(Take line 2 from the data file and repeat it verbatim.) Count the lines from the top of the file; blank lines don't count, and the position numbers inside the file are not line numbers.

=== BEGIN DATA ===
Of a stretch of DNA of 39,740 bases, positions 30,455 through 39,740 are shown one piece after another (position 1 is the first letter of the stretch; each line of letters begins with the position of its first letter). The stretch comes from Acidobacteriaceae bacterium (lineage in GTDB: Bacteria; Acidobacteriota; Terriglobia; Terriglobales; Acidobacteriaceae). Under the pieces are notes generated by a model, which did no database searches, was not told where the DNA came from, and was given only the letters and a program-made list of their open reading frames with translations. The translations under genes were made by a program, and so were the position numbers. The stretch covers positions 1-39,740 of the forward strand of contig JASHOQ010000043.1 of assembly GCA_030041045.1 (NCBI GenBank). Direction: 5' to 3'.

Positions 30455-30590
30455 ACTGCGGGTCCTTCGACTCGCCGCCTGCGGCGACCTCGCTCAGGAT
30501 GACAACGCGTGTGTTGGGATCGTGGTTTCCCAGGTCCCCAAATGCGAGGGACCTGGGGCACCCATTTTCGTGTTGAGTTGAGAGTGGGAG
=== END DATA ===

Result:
Positions 30455-30590